Last summer, the UK government published its Hemp-30 roadmap – a 10-year strategy to make industrial hemp a major UK crop. It is estimated to add around £700m to the economy and sequester or displace 1m tons of carbon dioxide each year.
Moreover, UK researchers are moving ahead on a project aimed at making hemp seed a sustainable protein source for Scottish salmon feeds, following the success of feasibility trials last year.
Rare Earth Global, the company behind the initiative and growers of industrial hemp for a range of sustainable products, has received more than £260,000 (US$329K) in funding from the UK Seafood Innovation Fund (SIF) for a full-scale research and development project which will include a two-month feed assessment.
The next stage of testing involves monitoring how fish perform over the long term when fed hemp seed protein as part of their diet, with the company also supported by the Sustainable Aquaculture Innovation Centre (SAIC) and the University of Stirling’s Institute of Aquaculture.
Mowi, the global Atlantic salmon producer, will support the formulation and production of the feed, while farmers in Angus and Aberdeenshire will grow the crops.
The researchers are hoping to get protein levels in the hemp seed meal of over 50%.
Call to speed up US regulatory approvals
The US Food and Drug Administration (FDA) does not currently allow hemp products to be fed to farmed animals. Late last year, the US National Industrial Hemp Council (NIHC) wrote to the agency, asking it act quickly to approve hemp seed meal as a feed ingredient.
Patrick Atagi, CEO of the NIHC, told FDA Commissioner, Robert Califf, that there was an urgent need for alternative feedstuffs.
“Part of our mission has been to promote the safe and efficient use of hemp-based animal feed for the production of livestock. The US agriculture industry is struggling with a global grain shortage that is a direct result of the war in Ukraine. This has resulted in a direct increase in inputs for all domestic livestock producers of 16% since last year, according to the US Department of Agriculture (USDA).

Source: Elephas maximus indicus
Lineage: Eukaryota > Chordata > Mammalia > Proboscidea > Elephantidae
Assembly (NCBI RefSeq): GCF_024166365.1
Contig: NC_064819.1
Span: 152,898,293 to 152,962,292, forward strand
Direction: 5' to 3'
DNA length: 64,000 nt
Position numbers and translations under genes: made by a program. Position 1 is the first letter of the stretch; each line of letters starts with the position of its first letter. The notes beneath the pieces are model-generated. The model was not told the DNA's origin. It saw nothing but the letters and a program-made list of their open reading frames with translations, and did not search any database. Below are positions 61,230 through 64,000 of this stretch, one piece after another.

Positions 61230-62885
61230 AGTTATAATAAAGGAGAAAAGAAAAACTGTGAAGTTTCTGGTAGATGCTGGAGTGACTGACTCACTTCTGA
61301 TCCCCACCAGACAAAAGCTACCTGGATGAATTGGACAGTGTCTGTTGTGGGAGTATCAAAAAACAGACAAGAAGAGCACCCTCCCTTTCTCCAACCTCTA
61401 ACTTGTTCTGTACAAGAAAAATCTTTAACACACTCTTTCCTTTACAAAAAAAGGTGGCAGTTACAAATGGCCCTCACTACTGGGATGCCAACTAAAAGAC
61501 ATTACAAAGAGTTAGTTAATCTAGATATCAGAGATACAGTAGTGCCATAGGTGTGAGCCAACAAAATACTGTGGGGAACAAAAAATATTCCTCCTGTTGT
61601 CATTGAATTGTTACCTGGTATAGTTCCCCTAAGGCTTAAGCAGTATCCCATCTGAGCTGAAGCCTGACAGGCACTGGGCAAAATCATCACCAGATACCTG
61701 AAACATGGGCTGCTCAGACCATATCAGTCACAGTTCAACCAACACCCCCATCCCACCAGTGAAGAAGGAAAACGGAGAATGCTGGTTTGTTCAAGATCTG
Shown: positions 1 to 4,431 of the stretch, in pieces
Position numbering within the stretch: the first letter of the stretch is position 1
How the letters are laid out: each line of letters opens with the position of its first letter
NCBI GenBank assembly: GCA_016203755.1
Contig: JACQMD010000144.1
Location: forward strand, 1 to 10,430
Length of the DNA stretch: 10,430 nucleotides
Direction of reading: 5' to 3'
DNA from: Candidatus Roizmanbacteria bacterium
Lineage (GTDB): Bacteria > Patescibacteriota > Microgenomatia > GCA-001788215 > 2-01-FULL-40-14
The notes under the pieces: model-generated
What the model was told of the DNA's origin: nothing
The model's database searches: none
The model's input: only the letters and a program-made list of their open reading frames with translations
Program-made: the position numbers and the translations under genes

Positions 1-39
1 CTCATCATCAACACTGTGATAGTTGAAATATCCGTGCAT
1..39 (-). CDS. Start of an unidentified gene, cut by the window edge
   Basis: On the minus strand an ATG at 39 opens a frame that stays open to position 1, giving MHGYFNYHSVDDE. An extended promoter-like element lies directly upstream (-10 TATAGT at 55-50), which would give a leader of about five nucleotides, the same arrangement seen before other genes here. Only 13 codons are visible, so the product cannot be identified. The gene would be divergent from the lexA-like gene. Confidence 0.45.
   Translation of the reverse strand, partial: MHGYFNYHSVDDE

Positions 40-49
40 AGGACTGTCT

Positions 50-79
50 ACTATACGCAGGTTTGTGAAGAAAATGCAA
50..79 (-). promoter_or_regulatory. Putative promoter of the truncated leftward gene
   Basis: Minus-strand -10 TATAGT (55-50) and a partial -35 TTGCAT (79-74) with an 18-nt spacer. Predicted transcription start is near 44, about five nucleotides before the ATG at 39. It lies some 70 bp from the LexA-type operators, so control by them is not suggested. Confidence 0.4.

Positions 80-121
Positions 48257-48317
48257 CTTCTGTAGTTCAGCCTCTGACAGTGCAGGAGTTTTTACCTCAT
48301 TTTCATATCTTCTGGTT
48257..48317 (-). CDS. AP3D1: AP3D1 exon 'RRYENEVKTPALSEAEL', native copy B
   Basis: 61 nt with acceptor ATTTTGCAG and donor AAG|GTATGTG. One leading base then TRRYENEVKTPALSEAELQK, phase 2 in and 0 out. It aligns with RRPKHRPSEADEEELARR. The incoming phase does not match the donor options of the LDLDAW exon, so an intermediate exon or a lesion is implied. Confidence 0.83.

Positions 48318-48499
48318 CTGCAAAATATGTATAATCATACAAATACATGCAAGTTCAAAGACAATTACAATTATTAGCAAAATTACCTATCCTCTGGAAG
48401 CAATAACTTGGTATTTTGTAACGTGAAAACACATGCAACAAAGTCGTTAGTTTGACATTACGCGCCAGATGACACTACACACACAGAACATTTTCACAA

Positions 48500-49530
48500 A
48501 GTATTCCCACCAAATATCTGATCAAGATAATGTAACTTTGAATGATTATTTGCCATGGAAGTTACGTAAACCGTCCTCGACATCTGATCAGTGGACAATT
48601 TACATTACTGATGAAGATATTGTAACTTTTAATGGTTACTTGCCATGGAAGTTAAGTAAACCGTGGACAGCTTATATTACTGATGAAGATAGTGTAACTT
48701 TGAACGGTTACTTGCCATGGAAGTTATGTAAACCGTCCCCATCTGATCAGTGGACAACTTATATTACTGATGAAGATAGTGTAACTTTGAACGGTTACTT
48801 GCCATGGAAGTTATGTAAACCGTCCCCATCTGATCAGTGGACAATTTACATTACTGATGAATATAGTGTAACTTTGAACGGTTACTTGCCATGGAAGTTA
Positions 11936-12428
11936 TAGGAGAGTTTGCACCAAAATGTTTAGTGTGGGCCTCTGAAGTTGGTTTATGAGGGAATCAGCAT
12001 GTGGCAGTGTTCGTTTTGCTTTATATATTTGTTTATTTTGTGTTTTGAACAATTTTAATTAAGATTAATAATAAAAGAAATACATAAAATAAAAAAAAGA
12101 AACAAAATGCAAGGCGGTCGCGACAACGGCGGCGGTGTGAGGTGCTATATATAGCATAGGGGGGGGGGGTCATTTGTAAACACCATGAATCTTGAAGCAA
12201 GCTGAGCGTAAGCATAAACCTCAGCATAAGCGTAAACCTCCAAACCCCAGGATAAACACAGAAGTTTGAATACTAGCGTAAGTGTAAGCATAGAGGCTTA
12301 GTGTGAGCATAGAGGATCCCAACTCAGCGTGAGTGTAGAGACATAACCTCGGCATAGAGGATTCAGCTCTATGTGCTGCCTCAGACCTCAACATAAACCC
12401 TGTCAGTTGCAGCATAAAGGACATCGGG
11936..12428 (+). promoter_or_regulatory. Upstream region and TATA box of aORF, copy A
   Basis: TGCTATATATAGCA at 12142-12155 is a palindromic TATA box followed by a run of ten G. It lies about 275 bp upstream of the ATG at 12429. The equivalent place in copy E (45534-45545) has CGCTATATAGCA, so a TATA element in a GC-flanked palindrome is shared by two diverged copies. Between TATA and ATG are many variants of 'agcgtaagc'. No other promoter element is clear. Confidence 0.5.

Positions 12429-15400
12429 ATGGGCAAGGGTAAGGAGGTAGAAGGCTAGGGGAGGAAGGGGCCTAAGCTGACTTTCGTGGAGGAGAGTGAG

“Hemp is an environmentally responsible and domestically grown alternative. Considering the higher costs associated with the worldwide grain shortage, a sustainable American hemp crop is a nutritious source of animal feed, and it can lower the cost of farming feed inputs. This would be good news for farmers and consumers who now struggle with the higher costs of milk, meat, and eggs," noted the letter.
In August 2022, the NIHC hosted a webinar with the American Association of Feed Control Officials (AAFCO), comprised of local, state, and federal officials responsible for safeguarding the sale and distribution of animal feeds and veterinary medicine. Over 1,000 people, from regulators at all levels of government, veterinarians, university researchers, and hemp advocates, participated in the online event. “It was a fascinating discussion that showed great interest and agreement on hemp’s potential as a nutritious feed source for production animals,” noted Atagi.
He said there is no reason why the FDA has not already approved hempseed-based animal feed ingredients.
“We have seen numerous clinical trials, by Land Grant Universities and others, submitted to the FDA that all show the same outcome, that there is no transference of cannabinoids into the nation’s food supply chain from animals raised on hemp seed meal. Those results are consistent across the various species of animals, including laying hens, hogs, and dairy cattle.”